Nevertheless, it could still be true, as seems to be implied by the words of St Thomas, that the average level of grace of those in the Church is lower in every generation; it could also be true that the percentage of those in the Church living fervent lives is in continual decline. Yet even this could be a tendency rather than an iron law. St Thomas uses the analogy of the human body, which is more perfect the closer it is to youth. Yet while this is true others things being equal, it may be that a particular man exercises more or has a better diet, and so is stronger or has more stamina, at some time earlier or later than at his natural peak of health. So it could be that the exercise demanded by the stress of particular events, for example, universal persecution, will temporarily raise the average level of holiness in the mystical body; or it could be that the intake of many new members to whom God wishes to attach a special blessing (for example the Jews, for the sake of their fathers) will have the same effect. But all the same the underlying trend would be downwards. Yet any given Christian may still achieve heroic sanctity, if he wants. And the proportion of people on earth in a state of grace can increase even if the average level of their sanctity decreases; though other things being equal, for example if there are no new pagan lands to evangelise, this seems less likely than likely.

A happy and fervent new year to all the saints at Laodicea.

In October

Where are they gone that did delight in honour
Abrupt and absolute as an epic ends,
What light of the Last Things, like death at morning,
Crowns the true lovers and the tragic friends?

Young priests with eager faces bright as eagles,
Poor scholars of the harp-string, strict and strong,
All the huge thirst of things irrevocable
And all the intolerant innocence that died young.

The dark largesse of the last gesture flinging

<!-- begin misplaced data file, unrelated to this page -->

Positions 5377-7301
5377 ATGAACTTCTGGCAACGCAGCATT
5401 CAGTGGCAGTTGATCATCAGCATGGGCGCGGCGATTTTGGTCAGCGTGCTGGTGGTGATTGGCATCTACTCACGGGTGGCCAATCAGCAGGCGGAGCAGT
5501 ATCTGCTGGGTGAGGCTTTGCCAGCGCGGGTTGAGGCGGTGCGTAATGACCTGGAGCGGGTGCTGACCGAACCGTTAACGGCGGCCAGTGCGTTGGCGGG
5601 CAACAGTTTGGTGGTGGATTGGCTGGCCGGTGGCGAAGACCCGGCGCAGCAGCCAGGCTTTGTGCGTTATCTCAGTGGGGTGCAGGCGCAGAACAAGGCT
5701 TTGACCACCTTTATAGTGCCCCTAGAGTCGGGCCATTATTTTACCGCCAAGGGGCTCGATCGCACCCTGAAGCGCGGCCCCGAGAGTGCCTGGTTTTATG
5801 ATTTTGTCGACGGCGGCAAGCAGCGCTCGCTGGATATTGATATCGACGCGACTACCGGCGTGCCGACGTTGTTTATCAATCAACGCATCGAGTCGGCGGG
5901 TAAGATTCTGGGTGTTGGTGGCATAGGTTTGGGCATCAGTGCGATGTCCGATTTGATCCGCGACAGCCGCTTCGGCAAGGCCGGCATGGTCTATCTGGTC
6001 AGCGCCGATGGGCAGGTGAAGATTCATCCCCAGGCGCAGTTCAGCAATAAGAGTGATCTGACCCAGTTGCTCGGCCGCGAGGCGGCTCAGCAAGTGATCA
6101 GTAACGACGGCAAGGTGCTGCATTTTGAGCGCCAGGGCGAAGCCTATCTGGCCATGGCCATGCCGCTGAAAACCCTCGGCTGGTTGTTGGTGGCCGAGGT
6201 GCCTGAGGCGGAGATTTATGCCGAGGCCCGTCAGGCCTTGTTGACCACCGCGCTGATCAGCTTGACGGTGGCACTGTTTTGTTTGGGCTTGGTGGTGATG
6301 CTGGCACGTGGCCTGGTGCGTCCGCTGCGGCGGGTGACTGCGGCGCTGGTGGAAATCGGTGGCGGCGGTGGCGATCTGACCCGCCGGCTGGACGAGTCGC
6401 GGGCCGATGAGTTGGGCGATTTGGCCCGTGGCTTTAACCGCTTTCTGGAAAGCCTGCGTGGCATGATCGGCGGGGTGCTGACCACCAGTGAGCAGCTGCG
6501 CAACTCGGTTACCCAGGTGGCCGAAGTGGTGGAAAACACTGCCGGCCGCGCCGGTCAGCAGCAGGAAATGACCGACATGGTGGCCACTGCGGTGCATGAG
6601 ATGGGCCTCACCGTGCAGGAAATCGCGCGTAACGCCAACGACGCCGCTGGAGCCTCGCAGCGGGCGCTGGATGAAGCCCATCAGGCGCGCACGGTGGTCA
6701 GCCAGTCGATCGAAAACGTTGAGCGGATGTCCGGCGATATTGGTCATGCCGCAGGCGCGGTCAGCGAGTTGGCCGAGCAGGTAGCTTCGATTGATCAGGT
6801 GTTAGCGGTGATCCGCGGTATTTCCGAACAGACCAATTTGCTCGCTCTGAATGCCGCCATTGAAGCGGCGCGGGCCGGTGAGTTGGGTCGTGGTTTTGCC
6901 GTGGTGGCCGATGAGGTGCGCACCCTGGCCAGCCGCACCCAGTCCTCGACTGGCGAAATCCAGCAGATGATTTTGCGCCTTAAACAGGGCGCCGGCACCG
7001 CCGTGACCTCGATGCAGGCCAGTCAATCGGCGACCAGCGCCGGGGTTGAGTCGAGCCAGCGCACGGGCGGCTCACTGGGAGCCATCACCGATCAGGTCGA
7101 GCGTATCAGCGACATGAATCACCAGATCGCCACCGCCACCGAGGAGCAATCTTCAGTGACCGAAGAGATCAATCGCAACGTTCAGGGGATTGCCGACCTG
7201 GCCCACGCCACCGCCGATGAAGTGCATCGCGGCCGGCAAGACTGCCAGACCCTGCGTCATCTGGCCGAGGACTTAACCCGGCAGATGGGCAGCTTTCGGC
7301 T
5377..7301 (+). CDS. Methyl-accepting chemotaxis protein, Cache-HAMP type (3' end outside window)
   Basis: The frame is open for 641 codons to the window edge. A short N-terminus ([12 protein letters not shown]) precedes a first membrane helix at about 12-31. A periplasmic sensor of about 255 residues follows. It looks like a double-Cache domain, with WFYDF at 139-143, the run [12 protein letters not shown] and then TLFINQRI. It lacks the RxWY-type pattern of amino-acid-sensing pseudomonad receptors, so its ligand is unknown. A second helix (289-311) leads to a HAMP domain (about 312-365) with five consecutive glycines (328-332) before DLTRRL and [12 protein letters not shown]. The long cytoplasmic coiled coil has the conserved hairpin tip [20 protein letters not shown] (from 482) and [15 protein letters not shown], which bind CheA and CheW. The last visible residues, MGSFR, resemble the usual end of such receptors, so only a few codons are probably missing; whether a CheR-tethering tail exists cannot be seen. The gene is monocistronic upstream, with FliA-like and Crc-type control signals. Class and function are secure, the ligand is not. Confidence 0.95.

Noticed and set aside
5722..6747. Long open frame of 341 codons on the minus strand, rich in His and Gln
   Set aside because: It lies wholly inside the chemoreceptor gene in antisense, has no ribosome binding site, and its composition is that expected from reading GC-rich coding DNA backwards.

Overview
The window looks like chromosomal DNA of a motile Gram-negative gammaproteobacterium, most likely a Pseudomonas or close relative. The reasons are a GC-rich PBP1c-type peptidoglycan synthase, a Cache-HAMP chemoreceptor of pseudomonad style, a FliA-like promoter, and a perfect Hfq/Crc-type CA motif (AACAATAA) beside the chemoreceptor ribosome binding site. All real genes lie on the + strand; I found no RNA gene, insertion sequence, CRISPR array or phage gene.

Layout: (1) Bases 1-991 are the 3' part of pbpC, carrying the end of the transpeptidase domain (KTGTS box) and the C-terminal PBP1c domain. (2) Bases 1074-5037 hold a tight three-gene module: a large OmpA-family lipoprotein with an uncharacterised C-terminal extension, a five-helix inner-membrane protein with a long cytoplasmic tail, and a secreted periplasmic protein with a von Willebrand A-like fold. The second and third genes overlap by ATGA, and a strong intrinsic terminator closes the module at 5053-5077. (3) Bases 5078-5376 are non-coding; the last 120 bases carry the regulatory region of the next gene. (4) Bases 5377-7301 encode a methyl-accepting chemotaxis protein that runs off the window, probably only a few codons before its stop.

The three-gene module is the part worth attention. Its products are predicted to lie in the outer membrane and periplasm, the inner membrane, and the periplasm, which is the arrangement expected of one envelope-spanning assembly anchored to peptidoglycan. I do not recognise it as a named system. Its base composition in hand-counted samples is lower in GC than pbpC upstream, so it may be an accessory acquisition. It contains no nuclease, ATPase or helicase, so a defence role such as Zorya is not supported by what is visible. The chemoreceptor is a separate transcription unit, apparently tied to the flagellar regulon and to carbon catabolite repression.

The glove in challenge or gold in sacrifice—–
Where are they gone that had delight in honour,
That the world grows so greedy and so wise?

Vow and averted head and high refusal
Clean as the chasm where the dawn burns white,
Where shall they go that have delight in honour
When all men honour nothing but delight?

Out of the infinite came Finality,
Freedom that makes unfathomably sure,
For only a wind of all the widest windows
Can close with such a clang that iron door:

The doors that cannot shut shall never open
Nor men make windows when they make not walls,
Though emptiness extend its endless prison
In the white nightmare of its lengthening halls.

Shall they not rise and seek beyond the mountains
That which unsays not and is not forsworn?
Where should they wander and in what other Eden
Find the lost happiness of the hope forlorn,

Look in what other face for understanding,
But hers who bore the Child that brought the Sword,
Hang in what other house, trophy and tribute,
The broken heart and the unbroken word?

This month of luminous and golden ruin
Lit long ago the galleys and the guns.
Here is there nothing but such loitering rhyme
As down the blank of barren paper runs,

As I write now, O Lady of Last Assurance,
Light in the laurels, sunrise of the dead,
Wind of the ships and lightning of Lepanto,
In honour of Thee, to whom all honour is fled.

(G.K. Chesterton)

 

The great march of mental destruction will go on. Everything will be denied. . . . Fires will be kindled to testify that two and two make four. Swords will be drawn to prove that leaves are green in summer. . . . We shall fight for visible prodigies as if they were invisible. . . . We shall be of those who have seen and yet have believed (Chesterton in 1905).

Today is perhaps the worst day for Christian civilisation since the fall of France to the freemasons in the 18th century. If I were an American citizen I should certainly be hoping for a secession of the healthier states from the tyranny now being exercised from Washington D.C. Let the whole land-mass be shared between two entities, a real State and the pseudo-state. One cannot live with such people. They are brain-washed. They are more like zombies than human beings. This is not like the co-existence of Catholics and pagans in the Roman empire. The pagans did not by their laws abolish marriage and the family, or even dream of such a thing.

One can pray for these people and do penance for them; one cannot live with them in society.